Turning to face the window, he felt something dig into his thigh. ‘What the—’ he said, groping for the intrusive object. When it emerged, he wondered how a coin could have got into his bed. Thora must have dropped it, he mused, holding the object up to the light. What he saw created fear and dread akin to the moment the doctor revealed his biopsy results. There could be no doubt about it—this was one of the coins he’d picked up at the quayside. The cold sweat he experienced had nothing to do with his terminal illness. Some five minutes passed before he looked at the coin again, trying all the time to convince himself the drugs were making him hallucinate. The information on his smartphone afforded no solace—the Spanish inscriptions and the Crusader Cross on the reverse confirmed a Spanish Doubloon minted between the 16th and 17th centuries.
Tom didn’t want to fall asleep, even though the pain in his head became quite intense. Thora arrived to find him restless and agitated. ‘What is it? You look as though you’ve seen a ghost. Let me arrange the pillows better for you. The pain’s bad again, isn’t it?’ she asked rhetorically. ‘Lucky it’s time to take the medicine again.’ A few minutes and a concoction of drugs later, the pain in Tom’s brain eased and with it the fear of sleep. He waited with eyes closed until Thora left before preparing for his journey.
They were waiting.
‘Oh you are just in time, the tide is about to turn,’ the woman with the enigmatic countenance greeted him, extending her arm. He noticed some of the crew were already on the jolly boat, while the rest were talking amongst themselves as they prepared to board. For the first time, Tom realised that only the strange lady spoke English. He accepted her hand and stepped onto the boat with her. Two swinging lanterns on the bow made a valiant effort to break through the fog as they approached the galleon. The woman, still holding his hand, turned towards him and whispered, ‘You’ll soon be free from your pain, Thomas.’ Tom almost asked where they were bound for, but on second thoughts decided that the destination didn’t really matter at all.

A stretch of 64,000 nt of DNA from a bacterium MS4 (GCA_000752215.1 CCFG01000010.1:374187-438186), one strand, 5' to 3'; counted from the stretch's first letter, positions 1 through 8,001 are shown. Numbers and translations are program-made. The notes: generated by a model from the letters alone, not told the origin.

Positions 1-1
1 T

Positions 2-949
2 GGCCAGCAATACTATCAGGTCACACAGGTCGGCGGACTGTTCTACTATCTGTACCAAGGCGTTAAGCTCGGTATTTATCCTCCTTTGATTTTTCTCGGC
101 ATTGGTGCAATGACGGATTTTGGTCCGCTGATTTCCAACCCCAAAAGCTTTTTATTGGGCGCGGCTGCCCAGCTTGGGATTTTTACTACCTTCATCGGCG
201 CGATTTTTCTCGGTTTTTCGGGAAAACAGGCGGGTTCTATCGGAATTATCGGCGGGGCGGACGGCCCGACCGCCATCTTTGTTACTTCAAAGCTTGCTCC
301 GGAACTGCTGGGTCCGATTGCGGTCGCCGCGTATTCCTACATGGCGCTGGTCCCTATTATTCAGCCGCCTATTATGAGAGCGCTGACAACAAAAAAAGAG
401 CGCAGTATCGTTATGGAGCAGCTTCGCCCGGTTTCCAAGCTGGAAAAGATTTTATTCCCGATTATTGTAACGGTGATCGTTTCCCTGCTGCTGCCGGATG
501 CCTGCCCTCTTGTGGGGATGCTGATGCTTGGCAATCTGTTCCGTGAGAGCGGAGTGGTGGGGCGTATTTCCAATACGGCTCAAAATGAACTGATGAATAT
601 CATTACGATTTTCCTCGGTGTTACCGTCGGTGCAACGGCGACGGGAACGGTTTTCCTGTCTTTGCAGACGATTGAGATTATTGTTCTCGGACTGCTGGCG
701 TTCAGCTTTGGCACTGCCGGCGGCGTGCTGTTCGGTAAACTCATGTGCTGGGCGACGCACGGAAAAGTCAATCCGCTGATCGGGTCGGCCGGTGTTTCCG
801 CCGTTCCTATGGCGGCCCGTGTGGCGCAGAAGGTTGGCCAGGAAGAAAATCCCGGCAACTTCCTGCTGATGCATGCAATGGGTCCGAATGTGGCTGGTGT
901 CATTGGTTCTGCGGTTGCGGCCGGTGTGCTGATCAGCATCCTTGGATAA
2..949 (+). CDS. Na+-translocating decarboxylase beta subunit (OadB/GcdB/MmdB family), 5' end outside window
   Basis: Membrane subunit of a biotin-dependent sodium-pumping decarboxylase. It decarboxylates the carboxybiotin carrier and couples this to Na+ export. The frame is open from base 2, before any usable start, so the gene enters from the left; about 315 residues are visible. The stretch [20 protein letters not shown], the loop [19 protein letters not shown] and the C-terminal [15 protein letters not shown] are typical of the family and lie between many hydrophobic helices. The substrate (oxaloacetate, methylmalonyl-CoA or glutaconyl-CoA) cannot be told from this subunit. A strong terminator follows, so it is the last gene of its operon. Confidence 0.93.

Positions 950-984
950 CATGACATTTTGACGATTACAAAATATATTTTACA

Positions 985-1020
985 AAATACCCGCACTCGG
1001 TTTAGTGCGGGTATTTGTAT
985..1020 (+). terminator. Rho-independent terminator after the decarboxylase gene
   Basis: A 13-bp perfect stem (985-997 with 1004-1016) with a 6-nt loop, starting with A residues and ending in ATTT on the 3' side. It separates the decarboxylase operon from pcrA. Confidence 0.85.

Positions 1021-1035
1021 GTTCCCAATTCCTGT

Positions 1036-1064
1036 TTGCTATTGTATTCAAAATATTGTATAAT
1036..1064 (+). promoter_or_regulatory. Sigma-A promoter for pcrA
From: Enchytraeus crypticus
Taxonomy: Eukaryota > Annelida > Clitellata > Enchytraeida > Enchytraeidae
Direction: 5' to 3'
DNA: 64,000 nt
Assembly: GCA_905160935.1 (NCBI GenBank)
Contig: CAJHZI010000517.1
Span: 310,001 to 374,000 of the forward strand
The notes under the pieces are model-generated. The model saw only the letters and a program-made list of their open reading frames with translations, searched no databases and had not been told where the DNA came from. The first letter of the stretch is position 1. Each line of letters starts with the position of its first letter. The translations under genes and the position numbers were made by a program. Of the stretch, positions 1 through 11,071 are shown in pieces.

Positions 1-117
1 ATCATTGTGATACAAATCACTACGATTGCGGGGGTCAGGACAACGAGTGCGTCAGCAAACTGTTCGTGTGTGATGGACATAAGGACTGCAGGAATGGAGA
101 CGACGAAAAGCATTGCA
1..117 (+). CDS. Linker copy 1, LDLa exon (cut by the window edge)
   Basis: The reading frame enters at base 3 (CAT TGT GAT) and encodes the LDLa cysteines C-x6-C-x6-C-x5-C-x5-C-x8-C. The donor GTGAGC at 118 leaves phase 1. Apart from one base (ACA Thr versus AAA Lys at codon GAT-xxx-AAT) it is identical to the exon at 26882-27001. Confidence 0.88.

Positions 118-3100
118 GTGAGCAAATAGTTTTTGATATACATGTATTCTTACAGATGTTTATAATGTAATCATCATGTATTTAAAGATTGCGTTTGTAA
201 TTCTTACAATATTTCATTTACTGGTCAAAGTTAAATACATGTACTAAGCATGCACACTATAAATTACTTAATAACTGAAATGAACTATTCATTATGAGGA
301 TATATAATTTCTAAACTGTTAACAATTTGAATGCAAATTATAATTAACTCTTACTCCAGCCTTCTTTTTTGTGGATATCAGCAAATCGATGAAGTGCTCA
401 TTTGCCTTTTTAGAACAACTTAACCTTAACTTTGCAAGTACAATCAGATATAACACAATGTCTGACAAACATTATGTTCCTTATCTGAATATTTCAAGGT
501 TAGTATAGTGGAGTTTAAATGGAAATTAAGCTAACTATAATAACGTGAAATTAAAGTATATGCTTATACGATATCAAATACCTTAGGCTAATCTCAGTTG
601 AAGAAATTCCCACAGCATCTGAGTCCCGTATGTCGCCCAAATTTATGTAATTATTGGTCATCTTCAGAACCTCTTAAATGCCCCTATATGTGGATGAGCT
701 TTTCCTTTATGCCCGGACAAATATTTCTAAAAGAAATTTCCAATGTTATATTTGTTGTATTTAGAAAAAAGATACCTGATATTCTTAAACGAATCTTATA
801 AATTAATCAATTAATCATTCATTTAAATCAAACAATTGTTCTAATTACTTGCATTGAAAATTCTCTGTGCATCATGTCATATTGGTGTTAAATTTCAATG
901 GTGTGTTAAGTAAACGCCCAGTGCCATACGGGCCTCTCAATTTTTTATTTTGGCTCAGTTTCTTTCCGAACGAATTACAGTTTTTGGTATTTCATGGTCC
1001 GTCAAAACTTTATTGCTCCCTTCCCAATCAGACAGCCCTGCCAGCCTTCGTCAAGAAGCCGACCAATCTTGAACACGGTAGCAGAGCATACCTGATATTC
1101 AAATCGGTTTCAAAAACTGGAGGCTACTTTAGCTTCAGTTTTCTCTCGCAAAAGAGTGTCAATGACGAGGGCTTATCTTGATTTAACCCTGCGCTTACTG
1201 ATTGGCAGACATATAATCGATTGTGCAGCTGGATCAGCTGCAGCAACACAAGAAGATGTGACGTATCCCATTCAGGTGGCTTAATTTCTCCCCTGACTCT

Reg was in the greenhouse pricking out seedlings when Thora arrived, out of breath and tear-stained. ‘He’s gone…Tom’s gone.’
‘Never mind love, it’s a blessing really. Poor old sod, lying there in pain.’
‘No, Reg. You don’t understand. I mean he’s gone as in disappeared. He left this old coin in an envelope with my name on it and a message saying “Enjoy, you deserve it.” He must have been in agony writing it…look at the scrawl.’
The best minds of the police, religious communities, and those of a spiritual and psychic persuasion were never able to explain Tom Pritchard’s disappearance or, two years later, the brand-new Range Rover parked on the drive of Reg and Thora’s bungalow in Birchington-On-Sea.
© 2019 Brian E Guyll
Born just six months before WWII ended, Brian was fostered to his paternal grandparents in the North when he was barely six months old.